Note: to mark the one year anniversary of the fall of Afghanistan to the Taliban, the stories of eight Afghan women produced in different countries, will be published in Farsi and English by Rukhshana Media. These stories were first published by the Time Magazine in collaboration with Rukhshana Media and Pulitzer Center.
By :Corinne Redfern
In the days following the fall of Kabul, Batool Haidari found herself forced to make an agonizing decision. Haidari, a 35-year-old psychologist and sex therapist working with women and the LGBTQ community, had safely escaped to Iran where her children were already hiding, but her PhD research remained in Kandahar, which had been under Taliban control since Aug. 12. Haidari’s thesis, investigating pedophilia among Afghan men, was her proudest achievement—the product of years of study. She decided to travel temporarily back to the country that she had fled one week before to collect it. Scared that her family could be permanently separated, Haidari brought her three children with her, unsure of what might await them upon their return.
Up close, the Taliban proved more violent than Haidari had imagined. She soon grasped their plans to strip away women’s rights, including the freedom to study or work. Furious, she began organizing protests in the streets of Kabul in September, encouraging her peers to stand proud in colorful, traditional clothes. By October, she was receiving threats on Facebook and the Taliban had tried to kidnap her teenage son, Salleh. The family decided to flee for the second time, crossing the border into Pakistan. There, they waited for three weeks before an Italian journalist who heard of Haidari’s work helped them to fly to Italy and claim asylum.
From Rome, Haidari works tirelessly to find routes out of Afghanistan for those most at risk, including women activists and trans people, while providing therapy over the phone to those experiencing depression and domestic abuse. During rare moments of quiet, she opens her folders of research. For as long as the Taliban oppresses her people, her work feels more important than rest.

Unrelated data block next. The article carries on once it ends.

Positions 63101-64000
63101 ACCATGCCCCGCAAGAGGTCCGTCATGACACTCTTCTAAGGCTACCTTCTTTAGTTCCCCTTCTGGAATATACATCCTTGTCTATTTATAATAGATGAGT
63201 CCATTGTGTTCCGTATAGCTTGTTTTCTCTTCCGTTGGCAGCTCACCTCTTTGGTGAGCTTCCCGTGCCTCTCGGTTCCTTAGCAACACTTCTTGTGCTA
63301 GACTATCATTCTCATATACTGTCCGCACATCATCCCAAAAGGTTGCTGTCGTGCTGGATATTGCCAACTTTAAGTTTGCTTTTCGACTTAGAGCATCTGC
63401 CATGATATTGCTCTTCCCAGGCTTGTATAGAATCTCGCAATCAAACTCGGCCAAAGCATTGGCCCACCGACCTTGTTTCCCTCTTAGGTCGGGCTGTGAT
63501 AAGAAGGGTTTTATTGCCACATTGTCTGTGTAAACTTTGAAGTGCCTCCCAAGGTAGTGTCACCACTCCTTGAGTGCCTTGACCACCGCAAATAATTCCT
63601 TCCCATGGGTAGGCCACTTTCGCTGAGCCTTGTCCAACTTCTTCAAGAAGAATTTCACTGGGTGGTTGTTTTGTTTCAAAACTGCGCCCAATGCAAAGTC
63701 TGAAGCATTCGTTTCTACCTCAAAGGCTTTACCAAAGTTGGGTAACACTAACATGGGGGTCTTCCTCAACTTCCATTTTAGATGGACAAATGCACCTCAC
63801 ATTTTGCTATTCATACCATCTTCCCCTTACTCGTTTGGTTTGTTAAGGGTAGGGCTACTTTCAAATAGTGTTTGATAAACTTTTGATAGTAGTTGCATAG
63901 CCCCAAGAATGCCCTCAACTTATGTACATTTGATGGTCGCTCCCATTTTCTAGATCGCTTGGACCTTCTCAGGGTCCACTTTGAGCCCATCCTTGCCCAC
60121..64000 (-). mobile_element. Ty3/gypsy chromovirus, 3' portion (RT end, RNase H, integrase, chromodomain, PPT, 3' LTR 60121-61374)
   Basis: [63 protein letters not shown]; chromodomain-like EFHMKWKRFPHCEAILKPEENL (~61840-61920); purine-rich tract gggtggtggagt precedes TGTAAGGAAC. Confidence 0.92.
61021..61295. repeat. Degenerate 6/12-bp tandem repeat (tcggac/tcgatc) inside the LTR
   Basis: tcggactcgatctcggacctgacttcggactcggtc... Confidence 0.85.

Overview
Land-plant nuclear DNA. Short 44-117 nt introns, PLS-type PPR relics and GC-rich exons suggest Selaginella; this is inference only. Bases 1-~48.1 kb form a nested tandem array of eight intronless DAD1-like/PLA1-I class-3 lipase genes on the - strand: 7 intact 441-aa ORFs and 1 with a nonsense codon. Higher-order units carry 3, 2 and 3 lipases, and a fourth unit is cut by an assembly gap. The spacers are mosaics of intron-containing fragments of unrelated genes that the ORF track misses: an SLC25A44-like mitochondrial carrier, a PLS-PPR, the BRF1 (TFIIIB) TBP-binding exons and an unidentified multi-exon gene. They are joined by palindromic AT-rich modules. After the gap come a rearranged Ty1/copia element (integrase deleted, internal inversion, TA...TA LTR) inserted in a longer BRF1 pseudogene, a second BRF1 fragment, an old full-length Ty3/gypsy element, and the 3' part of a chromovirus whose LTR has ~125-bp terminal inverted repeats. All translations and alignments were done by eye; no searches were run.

What do you miss most about Afghanistan?
In Kabul, there is a very crowded area, where the streets are always full of people selling fruit and vegetables. I miss the sound of them shouting their prices into the air, a hundred times over. They are the sound of my home.
What has surprised you about your new home?
I was born into a very religious family, in a very religious society. But I never imagined that Italy would be so religious, too. I see religious symbols in hospitals and in shops and in schools. And there are churches everywhere!
What do you do to relax?
For as long as there are women activists trapped in Afghanistan, I cannot relax. At the moment, I spend all my time listening to their problems. When they are free, I know I will also need to see a psychologist. We will have to empty our minds by talking, dancing, listening to music, laughing… by doing all this, you can find yourself again.
When you think of Afghanistan’s future, what comes to mind?
When the Taliban took over, Afghanistan died. We felt as if we were inside a hole, which nobody could escape. Now, this hole has become a big pit, and we are descending deeper into it. Whatever the Taliban are doing right now is just the beginning. What worries me is how long this will last, and if Afghanistan will ever begin a new chapter.
What food from home do you eat most often?
I like making Iranian food [as well as Afghan food], but it’s complicated because it needs special ingredients that are hard to find here. My children are happy to experiment with Italian food, but when we’re at home, they want the meals they grew up with, like Qorma-e-Sabzi and Kabuli Pilao. The first time I made Qorma-e-Sabzi in Italy, I cried.
Describe your favorite possession that you have with you. Why is it so special to you?
The most important things I brought are my daughters (Malika, 7, and Elham, 13). They are not just my daughters—they are the new generation of Afghanistan. They are powerful girls. They carry all of my hopes for the future.
Choose one word to describe yourself
I am a warrior. We are all warriors. Not because we are at war, but because we are fighting to survive. Even now, after leaving Afghanistan under such difficult conditions, we are still fighting to live our lives.
What word comes to mind when you think about the Taliban?
Where do you see yourself one year from now?
The most important thing for me is to finish my thesis, and present something that’s really, really valuable.
Female artist uses art to document violence thousands of miles away in her home country